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The 2023 WGA Strike for Dummies

The 2007–8 writers strike. Photo: David McNew/Getty Images

Have you heard about streaming? Well, if not, know that it’s the invasive species of the scripting world — throttling the competition and harmful to the ecosystem if unregulated. And now, because of changes to the entertainment environment due to streaming, writers are ready to strike. As the deadline for a new contract has passed on May 1, the threat of a writers strike has been looming over Hollywood transitioned into action. It will be the first since the 2007–8 strike cursed us with our now-indicted ex-president (no, really — it’s the reason The Apprentice stayed on the air and reified him in the American consciousness as a genius businessman and philanthropist). But for a business based on creative output, it’s still, ultimately, a business.

Alliance of Motion Picture and Television Producers (AMPTP) announced Monday evening that negotiations with the Writers Guild of America concluded without an agreement. Less than one hour later and just three hours before the contracts officially ended, the WGA released a letter to members that they would be going on strike.

“It’s a very regular-degular, working-class existence,” Alex O’Keefe, a writer for FX’s The Bear, told The New Yorker. “And the only future I’m seeking financially is to enter that middle class, which has always been rarified for someone who comes from poverty … I thought we would be treated more like collaborators on a product. It’s like an assembly line now.” While working on the show, his small Brooklyn apartment had no heat and the space heater blew fuses, forcing him to work from a public library. When the show won the WGA Award for Comedy Series, O’Keefe had a negative amount in his bank account and bought his tuxedo on credit. The WGA members have officially authorized a strike, so the negotiators set it in motion, starting on 3:01 a.m. ET on May 2. So put on the Chanel boots and get your Andy Sachs on. Here’s a guide to the 2023 writers strike — because if Abbott Elementary goes off the air, you’ll wanna know why.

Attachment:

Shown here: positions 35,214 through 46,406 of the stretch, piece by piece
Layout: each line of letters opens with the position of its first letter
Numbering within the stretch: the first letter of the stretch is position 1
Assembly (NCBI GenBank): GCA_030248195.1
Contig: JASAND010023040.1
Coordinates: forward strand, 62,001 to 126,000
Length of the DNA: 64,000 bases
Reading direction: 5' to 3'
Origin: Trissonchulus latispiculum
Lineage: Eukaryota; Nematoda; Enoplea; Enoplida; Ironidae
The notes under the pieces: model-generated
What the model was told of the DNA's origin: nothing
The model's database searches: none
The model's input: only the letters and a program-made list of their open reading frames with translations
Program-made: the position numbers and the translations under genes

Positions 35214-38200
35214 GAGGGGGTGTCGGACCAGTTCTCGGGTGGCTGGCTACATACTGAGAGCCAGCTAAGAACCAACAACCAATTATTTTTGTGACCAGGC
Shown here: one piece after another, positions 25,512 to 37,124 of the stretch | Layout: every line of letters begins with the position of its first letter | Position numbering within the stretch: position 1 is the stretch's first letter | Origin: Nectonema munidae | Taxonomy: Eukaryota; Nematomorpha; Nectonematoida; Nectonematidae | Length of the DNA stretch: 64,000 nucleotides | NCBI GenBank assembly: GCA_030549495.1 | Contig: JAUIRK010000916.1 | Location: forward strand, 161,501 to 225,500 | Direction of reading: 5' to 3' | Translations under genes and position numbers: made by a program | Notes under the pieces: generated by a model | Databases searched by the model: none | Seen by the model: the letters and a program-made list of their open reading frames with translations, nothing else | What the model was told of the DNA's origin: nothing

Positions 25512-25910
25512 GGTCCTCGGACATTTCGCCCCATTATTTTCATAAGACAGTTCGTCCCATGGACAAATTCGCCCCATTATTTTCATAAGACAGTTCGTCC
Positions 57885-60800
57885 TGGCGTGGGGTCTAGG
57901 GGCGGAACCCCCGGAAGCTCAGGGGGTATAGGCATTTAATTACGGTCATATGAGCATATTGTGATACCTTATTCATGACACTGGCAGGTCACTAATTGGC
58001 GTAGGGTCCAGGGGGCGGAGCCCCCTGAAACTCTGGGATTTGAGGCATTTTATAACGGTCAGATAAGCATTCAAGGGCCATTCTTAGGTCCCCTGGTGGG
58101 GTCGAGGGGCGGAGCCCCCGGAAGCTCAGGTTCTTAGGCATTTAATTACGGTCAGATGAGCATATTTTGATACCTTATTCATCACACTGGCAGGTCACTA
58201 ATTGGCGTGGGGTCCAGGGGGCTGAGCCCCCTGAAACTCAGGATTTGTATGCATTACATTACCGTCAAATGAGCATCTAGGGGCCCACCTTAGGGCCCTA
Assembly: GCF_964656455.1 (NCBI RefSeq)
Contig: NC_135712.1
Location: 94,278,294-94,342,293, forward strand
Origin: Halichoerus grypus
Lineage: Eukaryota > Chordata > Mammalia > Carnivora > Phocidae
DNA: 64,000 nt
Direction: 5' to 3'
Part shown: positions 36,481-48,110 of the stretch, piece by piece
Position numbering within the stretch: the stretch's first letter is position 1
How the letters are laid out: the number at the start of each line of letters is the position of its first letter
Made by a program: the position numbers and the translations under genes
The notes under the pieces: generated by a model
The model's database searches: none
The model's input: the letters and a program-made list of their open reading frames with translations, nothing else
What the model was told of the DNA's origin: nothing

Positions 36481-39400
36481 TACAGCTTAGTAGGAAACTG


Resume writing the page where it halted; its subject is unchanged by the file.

What are the demands?

On March 14, the WGA released a report titled “Writers Are Not Keeping Up.” It details how compensation for writing has been negatively impacted by the advent (and takeover) of streaming. “On TV staffs, more writers are working at minimum regardless of experience, often for fewer weeks, or in mini-rooms, while showrunners are left without a writing staff to complete the season,” the report states. “And while series budgets have soared over the past decade, median writer-producer pay has fallen.” It points to an increase in writers working for the Minimum Basic Agreement across the board in roles ranging from staff writers (98 percent of whom now work for the MBA minimum — up 12 percent from the 2013-14 season) to showrunners (49 percent are at the minimum — up 16 percent). In overall terms, the percentage of TV writers working for the MBA minimum increased from a third in 2013–14 to nearly half of all writers in 2021–22.

This wasn’t the only issue presented, of course. (Lorde said they would rue the day.) The report points to the fact that comedy-variety shows on streaming “have refused basic MBA protections — minimums for scripts and weeklies — for comedy-variety writers when they work on streaming series, even though episodic writers working for the same companies have those minimum standards.” Additionally, regarding the feature-film girlies, the WGA points out that, when you adjust for inflation, “screen pay has declined 14% in the last five years.” So these are the issues. But what are writers gonna do about it? The WGA demands increased minimum compensation in all areas of media, increased residuals, appropriate TV series-writing compensation from pre- to postproduction, increased contributions to pension and health plans, the strengthening of professional standards and the overall protections for writers, and more.